cover from Tales from the Crypt 24, by Al Feldstein

Al Feldstein was a groundbreaking comic book editor and artist, and one of the mainstays of EC Comics. Born in Brooklyn, New York as the son of a Russian immigrant father and American mother, Feldstein was encouraged by his mother to pursue his artistic ambitions. After attending the High School of Music and Art, he began his career in the comic book field at Jerry Iger's shop in 1941.

Tales from the Crypt by Al Feldstein
Tales from the Crypt #23

Through the shop, he drew for companies like Fiction House (a.o. 'Sheena', 'Kayo Kirby'), Quality (Dollman, etc.), Fox and Aviation Press, while taking night classes from the Art Students League. He was in the air force during World War II, and created the comic strip 'Baffy' for the Blytheville Air Force base newspaper. After the war he went back to Iger and worked as an artist and packager for companies like Fox ('Junior', 'Sunny', 'Meet Corliss Archer').

cover by Al Feldsteincover by Al Feldstein

Feldstein joined EC in 1947, and stayed with this company until his retirement in 1985. He drew for EC's love, crime and western strips, before the company took on its famous line of horror, science-fiction and suspense comics, also known as "The New Trend". He dropped most of his drawing activities during the 1950s, and became one of The New Trend's most prolific and innovative writers. Co-editing the line with Bill Gaines, he continued to do an occasional science-fiction cover however.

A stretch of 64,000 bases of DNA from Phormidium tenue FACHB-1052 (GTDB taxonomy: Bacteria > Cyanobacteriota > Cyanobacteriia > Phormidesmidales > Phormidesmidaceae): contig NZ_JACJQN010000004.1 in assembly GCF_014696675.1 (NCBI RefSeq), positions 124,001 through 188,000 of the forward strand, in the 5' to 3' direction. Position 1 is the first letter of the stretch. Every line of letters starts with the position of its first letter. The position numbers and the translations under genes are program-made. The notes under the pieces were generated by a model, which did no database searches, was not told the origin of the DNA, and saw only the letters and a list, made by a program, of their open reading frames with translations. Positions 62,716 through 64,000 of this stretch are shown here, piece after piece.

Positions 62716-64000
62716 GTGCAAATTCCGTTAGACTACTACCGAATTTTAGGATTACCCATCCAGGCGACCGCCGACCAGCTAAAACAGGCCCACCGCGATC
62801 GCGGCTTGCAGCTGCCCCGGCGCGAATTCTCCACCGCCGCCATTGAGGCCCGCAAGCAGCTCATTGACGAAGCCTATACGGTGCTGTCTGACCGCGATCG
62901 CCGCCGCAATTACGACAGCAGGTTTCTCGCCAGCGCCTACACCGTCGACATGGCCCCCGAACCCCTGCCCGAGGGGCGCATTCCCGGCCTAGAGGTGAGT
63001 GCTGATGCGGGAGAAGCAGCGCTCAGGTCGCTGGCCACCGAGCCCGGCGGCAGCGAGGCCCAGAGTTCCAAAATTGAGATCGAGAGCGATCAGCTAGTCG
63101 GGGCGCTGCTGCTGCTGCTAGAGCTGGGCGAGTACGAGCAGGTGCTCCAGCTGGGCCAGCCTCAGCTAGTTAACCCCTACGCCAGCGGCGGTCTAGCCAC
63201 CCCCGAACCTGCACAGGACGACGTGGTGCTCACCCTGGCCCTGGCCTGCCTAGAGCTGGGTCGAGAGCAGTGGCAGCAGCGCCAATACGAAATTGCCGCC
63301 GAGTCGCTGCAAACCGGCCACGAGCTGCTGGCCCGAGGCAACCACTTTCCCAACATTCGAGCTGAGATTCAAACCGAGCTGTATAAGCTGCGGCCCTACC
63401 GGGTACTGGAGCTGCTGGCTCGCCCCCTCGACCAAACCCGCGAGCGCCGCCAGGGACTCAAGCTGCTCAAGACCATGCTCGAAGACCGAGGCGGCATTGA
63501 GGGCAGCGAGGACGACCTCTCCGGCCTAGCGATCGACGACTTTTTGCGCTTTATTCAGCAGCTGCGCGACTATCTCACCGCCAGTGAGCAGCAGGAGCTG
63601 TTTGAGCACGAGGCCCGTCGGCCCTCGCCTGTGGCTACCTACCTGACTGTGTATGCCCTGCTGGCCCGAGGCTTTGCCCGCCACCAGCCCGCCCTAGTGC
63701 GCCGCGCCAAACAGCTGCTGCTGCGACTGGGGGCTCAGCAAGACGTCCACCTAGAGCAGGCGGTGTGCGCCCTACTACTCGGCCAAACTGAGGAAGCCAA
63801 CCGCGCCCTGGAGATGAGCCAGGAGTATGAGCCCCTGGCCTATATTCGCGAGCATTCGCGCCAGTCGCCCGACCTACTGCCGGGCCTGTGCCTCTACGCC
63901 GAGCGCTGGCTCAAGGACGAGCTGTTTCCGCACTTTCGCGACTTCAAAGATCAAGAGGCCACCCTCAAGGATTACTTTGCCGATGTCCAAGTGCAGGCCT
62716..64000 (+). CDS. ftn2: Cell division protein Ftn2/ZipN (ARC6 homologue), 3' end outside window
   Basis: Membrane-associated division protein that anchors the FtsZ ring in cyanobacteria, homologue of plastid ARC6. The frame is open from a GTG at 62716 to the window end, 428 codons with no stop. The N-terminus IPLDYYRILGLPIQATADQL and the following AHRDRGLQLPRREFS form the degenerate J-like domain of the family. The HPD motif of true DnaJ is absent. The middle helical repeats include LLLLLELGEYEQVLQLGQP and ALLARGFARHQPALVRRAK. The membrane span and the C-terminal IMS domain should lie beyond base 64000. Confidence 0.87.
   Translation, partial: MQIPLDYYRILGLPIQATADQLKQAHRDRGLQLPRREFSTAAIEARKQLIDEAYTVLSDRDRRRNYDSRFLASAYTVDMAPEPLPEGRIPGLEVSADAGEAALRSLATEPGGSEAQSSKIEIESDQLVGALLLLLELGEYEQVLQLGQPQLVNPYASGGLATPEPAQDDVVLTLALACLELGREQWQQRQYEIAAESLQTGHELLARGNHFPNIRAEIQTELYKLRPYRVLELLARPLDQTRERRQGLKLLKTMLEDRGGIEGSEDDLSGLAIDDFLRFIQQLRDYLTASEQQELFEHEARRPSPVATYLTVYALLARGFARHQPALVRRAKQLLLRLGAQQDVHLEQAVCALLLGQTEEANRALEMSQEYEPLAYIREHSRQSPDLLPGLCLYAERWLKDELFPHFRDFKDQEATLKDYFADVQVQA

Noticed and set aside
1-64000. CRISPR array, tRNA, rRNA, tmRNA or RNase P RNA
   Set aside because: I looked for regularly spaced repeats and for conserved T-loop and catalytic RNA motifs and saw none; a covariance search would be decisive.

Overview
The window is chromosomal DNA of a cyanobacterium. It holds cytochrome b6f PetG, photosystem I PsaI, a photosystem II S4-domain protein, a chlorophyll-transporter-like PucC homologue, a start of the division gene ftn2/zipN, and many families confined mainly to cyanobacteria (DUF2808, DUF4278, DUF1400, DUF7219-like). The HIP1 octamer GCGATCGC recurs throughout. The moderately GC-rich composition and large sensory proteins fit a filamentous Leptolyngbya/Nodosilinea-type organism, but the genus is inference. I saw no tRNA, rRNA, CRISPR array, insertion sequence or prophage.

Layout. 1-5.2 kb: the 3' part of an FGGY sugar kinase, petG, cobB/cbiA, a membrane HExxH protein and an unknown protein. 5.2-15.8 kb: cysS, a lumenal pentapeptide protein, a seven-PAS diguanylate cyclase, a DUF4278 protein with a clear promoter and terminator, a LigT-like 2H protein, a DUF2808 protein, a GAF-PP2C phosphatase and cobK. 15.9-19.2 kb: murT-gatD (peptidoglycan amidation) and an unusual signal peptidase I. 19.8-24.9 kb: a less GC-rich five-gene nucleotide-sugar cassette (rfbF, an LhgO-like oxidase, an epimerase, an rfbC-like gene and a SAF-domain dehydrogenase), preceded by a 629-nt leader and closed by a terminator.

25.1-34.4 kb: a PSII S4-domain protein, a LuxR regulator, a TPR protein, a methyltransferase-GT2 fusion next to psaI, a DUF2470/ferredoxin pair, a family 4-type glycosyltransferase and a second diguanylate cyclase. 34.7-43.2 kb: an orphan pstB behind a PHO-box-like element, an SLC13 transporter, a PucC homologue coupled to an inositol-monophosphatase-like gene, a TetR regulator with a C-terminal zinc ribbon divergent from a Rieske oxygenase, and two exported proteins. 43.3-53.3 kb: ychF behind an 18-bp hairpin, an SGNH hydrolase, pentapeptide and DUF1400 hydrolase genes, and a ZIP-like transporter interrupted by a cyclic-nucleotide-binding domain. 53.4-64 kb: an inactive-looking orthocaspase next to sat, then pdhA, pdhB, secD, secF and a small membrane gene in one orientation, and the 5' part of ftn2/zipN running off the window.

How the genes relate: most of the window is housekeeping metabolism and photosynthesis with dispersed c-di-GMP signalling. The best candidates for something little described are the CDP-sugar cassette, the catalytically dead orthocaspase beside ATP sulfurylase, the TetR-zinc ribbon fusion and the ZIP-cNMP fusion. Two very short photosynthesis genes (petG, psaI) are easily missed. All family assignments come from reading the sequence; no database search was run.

cover by Al Feldstein
cover for The Crypt of Terror

When EC launched MAD magazine, edited by Harvey Kurtzman, Feldstein and Gaines came up with Panic, an imitation of their own title. When the market of horror titles collapsed, Feldstein briefly went freelance and wrote scripts for features like 'Yellow Claw' for Stan Lee at Atlas. He eventually returned to EC and became the editor for MAD, by now a magazine, and he remained in this position for many years. Under his editorship, many of the magazine's classic features came to life, such as Dave Berg's 'Lighter Side', Al Jaffee's fold-ins, Mort Drucker's movie parodies and Antonio Prohias's 'Spy vs. Spy'. After his retirement in 1984, he became a fine artist, but briefly came back to the field in 1997 to draw covers for the comic book series 'Tomb Tales', published by Cryptic Comics.

Seven Seas, by Al Feldstein (1940s)
Seven Seas (1940s)

Last updated: 2011-11-25

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